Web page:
So growing our kitty of words, with feeling words and self awareness is just one of the five things we can do to be more emotionally Intelligent at the workplace. According to David Goleman there are 4 more- self regulation, intrinsic motivation,Empathy and Social Skills.  Developing these skills improves our Emotional quotient which plays a vital role in many everyday decisions we make at the work place, such as how  we deal with pressure,  decisions on promoting, hiring and firing employees and dealing with conflict and change.

Pack then a bag of feeling words and get on the long but rewarding journey of emotional intelligence.  It is a journey with 5 flagship places (as listed by David Goleman ) to visit. Strew with events and eventualities, you may find yourself trudging slowing, one word or thought at a time, but a journey that rewards with  better mental health, wellbeing and career success.

Emotional Intelligence and Leadership

A couple of years ago during a program I was facilitating, we came up with an interesting question. If we were asked to describe an emotionally intelligent leader, we would all be able to do it. If we were asked to identify an emotionally intelligent leaders & a not so-emotionally intelligent leader we have worked with, we would all be able to do it with ease. The question we all asked was, if you know what behaviors to display, then why is it that organizations are replete with examples of apathetic behavior?????

So what makes a good leader a great one? It seems today, conventional wisdom favors the fluid ability of Emotional Intelligence as compared to the fixed capacity of brainpower or IQ as an important precursor to CEO success.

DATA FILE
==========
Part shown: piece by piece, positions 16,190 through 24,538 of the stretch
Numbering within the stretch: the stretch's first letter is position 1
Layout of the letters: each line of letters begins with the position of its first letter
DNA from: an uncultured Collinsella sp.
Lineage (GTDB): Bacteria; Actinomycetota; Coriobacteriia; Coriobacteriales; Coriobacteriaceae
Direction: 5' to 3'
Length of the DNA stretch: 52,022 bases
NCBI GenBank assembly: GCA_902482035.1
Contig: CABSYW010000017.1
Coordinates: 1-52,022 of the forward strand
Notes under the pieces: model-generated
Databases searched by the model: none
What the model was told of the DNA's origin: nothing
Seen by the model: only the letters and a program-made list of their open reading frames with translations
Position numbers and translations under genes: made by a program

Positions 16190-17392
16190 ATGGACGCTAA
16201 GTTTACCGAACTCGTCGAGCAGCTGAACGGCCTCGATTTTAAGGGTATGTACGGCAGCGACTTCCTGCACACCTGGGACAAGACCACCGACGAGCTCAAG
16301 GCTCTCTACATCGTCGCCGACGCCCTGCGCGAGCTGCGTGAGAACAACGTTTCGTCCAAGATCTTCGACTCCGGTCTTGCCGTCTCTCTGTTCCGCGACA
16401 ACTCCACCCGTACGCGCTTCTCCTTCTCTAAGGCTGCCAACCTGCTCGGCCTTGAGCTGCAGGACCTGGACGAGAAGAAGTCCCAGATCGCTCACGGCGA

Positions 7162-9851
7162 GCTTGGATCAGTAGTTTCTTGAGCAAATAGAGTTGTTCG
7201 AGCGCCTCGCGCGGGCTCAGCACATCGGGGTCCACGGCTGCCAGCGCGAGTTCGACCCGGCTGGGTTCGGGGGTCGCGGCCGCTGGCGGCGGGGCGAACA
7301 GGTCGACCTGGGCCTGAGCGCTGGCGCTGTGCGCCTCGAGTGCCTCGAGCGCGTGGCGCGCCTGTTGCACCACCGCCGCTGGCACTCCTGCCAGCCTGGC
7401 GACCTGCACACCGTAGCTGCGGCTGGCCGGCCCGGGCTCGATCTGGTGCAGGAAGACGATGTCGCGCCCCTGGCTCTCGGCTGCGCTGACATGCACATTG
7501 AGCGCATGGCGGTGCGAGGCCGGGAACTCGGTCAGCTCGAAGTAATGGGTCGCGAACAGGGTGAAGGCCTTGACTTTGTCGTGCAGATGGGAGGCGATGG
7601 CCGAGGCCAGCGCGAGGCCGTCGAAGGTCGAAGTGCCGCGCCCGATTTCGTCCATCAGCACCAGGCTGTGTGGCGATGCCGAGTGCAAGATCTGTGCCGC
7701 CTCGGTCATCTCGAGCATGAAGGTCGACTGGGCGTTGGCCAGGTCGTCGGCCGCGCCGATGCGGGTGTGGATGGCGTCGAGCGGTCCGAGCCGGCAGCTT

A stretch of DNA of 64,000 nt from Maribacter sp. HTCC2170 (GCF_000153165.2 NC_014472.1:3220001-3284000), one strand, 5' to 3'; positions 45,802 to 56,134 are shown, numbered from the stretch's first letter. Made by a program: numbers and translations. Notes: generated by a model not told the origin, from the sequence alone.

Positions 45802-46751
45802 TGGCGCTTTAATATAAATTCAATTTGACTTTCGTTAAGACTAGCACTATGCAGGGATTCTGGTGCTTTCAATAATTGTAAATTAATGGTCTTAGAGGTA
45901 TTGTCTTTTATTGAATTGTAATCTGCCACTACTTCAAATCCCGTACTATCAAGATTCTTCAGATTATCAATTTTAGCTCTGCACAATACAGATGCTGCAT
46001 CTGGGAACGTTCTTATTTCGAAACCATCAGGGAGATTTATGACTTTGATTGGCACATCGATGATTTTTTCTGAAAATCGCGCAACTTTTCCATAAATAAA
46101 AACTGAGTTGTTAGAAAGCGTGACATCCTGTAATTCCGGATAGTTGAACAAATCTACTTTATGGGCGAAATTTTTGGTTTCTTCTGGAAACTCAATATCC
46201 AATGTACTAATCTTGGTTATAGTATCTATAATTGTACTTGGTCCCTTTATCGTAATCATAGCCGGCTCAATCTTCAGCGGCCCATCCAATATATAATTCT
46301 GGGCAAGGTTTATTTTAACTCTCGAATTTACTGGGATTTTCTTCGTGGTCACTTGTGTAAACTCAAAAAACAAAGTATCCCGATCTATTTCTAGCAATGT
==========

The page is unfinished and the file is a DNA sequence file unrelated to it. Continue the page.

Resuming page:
This article analyzes which top 10 Fortune 500 company CEO fits the bill of being the ‘emotional thermostat’ of their companies. What definitely sets these CEO’s apart is a level of disciplined self-awareness that helps them develop as leaders faster than the average CEO, as well as knowing how to attract a complimentary team around them.

Personal effectiveness for “Techies”

 

The VUCA environment throws up some interesting challenges for us as Learning and Development professionals at Shradha HRD. We recently conducted a series of workshops for a large telecom service provider in India. They had a team of professionals that was technically competent but lacked a customer service orientation and the necessary skills to effectively interact with their clients.

At Shradha HRD, we have conducted several interventions for participants from different industries and levels. What was a little unusual about this intervention was that due to the constant change and churn in the Telecom industry these “techies” were increasingly moving into a Client facing role. Their new deliverables included being able to present their ideas effectively, network and influence clients when they were over for reviews and handle difficult client situations.